Sanja Strkljevic, a solicitor at Leigh Day, who specialises in cases arising from maternity care welcomes the independent review of maternity services in England, but with some caution.

It is reassuring that the National Maternity Review, published by NHS England earlier this month, found that the quality of maternity services has improved significantly over the last decade with a 20% fall in stillbirth and neonatal mortality rate between 2003 and 2013 and a reduction in maternal death rate.

The report called Better Births - improving outcomes of maternity services in England - aiming to improve care for women and their babies.

The Vision in the report states:

"Our vision for maternity services across England is for them to become safer, more personalised, kinder, professional and more family friendly; where every woman has access to information to enable her to make decisions about her care; and where she and her baby can access support that is centred around their individual needs and circumstances.

"And for all staff to be supported to deliver care which is women centred, working in high performing teams, in organisations which are well led and in cultures which promote innovation, continuous learning, and break down organisational and professional boundaries."

The report recommends a personalised care centred on the woman, her baby and her family based around their needs and decisions, with a personalised care plan.

It suggests a personalised care budget providing women with more control over their care, be it through an existing NHS Trust or a fully accredited midwifery practice in the community.

The continuity of carer is another recommendation made, providing every woman with a midwife who is a part of a small team of 4 or 6 midwifes based in the community who know the women and their families and can provide continuity of support antenatally and postnatally.

The proposal for better postnatal and perinatal mental health care with calls for better resourcing are to be welcomed.

In terms of safer care; the report suggests that there should be rapid referral protocols in place for referrals between professionals and across organisations to ensure access to specialist care and that data should be collected routinely on quality and outcomes of services as performance measures.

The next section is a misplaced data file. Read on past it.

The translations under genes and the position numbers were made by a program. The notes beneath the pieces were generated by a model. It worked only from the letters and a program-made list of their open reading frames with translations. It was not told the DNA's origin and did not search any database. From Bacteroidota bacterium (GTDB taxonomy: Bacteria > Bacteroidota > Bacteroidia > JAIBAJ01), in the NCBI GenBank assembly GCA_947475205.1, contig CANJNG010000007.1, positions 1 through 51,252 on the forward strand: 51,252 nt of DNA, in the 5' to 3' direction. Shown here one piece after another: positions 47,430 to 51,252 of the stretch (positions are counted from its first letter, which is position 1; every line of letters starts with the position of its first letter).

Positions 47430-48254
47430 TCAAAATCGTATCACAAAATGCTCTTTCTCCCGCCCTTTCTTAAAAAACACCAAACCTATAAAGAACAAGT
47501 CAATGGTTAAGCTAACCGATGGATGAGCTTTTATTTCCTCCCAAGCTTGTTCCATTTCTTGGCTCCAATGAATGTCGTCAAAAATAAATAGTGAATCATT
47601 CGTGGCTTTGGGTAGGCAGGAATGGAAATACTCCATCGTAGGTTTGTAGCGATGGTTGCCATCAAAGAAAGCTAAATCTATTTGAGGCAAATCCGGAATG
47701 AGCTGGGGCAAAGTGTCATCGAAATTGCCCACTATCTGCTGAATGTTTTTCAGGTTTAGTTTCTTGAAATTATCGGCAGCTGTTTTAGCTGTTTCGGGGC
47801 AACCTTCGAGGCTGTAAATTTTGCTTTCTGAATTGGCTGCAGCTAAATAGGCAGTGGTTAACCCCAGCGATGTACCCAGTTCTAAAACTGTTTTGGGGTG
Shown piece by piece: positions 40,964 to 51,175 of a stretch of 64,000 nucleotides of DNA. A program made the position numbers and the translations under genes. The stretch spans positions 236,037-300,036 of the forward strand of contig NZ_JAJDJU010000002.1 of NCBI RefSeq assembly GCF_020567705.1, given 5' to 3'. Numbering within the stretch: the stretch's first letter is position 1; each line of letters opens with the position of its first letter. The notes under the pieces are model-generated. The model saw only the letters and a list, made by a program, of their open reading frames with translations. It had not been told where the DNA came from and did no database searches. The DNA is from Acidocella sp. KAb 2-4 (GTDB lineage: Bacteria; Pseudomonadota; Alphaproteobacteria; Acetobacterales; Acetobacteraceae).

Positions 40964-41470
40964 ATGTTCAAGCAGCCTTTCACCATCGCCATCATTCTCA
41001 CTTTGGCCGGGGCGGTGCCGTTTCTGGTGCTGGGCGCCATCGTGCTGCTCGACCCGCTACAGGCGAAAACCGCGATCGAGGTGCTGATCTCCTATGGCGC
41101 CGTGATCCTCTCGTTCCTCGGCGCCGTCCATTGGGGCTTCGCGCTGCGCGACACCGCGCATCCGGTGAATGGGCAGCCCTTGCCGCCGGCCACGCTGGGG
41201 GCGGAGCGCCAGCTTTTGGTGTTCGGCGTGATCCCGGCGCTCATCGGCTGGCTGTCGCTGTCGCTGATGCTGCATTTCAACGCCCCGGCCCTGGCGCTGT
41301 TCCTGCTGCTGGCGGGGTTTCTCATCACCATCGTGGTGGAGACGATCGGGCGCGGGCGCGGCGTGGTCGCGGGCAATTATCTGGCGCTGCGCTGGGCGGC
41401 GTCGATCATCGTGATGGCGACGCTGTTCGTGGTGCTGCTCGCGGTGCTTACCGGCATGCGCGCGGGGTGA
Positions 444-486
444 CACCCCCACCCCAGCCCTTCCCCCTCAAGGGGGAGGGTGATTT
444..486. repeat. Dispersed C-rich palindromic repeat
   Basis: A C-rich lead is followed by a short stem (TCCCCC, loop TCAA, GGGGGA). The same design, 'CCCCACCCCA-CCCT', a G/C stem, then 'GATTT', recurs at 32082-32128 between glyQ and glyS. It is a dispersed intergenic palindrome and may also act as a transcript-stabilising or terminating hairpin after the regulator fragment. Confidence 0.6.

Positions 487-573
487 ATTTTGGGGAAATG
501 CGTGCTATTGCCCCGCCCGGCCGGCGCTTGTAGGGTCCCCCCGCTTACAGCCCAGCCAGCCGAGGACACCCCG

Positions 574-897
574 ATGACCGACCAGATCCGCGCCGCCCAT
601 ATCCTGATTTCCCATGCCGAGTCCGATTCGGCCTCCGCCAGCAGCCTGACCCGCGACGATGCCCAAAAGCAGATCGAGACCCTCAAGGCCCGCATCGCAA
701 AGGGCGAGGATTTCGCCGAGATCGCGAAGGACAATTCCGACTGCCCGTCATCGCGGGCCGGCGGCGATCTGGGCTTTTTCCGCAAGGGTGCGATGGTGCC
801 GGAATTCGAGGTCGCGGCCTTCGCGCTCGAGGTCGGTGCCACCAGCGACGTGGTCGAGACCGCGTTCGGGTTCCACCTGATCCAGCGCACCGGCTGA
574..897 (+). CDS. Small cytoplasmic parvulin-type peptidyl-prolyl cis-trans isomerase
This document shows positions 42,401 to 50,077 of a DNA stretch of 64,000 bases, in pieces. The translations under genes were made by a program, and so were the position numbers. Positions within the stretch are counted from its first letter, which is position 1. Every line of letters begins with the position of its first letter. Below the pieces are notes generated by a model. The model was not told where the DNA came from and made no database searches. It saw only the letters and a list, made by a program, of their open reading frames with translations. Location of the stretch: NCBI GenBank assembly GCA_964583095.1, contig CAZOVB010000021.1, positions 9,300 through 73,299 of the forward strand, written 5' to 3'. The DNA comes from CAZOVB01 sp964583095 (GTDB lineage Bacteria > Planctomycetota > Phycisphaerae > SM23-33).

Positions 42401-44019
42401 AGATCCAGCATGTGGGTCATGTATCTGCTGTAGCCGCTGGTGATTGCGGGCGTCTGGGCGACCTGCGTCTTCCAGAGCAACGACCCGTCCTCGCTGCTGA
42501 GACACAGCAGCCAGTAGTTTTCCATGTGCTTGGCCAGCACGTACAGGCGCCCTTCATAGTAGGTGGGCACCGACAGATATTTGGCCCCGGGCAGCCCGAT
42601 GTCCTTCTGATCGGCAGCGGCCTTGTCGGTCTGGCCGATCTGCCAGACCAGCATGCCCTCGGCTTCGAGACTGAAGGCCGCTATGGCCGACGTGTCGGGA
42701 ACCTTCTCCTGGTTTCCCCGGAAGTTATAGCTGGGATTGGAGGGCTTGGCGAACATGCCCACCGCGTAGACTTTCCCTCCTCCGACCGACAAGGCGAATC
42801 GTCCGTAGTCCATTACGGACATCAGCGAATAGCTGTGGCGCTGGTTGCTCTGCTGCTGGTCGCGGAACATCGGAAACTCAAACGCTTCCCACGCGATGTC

The recommendation for a nationalised standardised investigation process for when things go wrong, ensuring honestly and learning, resulting in improvements in care is a leap forwards but it must ensure that the process of investigation should be thorough and open.

Baroness Cumberledge who drafted the report has suggested that there should be a system of “rapid resolution and redress” with a “no fault” compensation system in place.

It will mean that neither the hospital nor the doctors or midwives involved would have to admit any wrongdoing.

However, how such a scheme would be implemented, with a proper and detailed investigation into the circumstances of the birth, needs to be established before a person’s right to litigate is taken away from them.

Every legal case is a chance for the truth to surface followed by appropriate training or disciplinary repercussions. It also ensures appropriate compensation is provided on a needs basis after a proper assessment of the value of a claim.

Parents whose child was stillborn or died very early on in their life, are seeking answers for the tragedy.

Unfortunately, on too many occasions the internal investigation does not shed light on what actually happened and in most cases, parents have no choice but to instruct lawyers to get to the bottom of why their baby has died.

A scheme that lessens the ordeal of a protracted litigation process is to be welcomed but it should not take away a person’s right to litigate.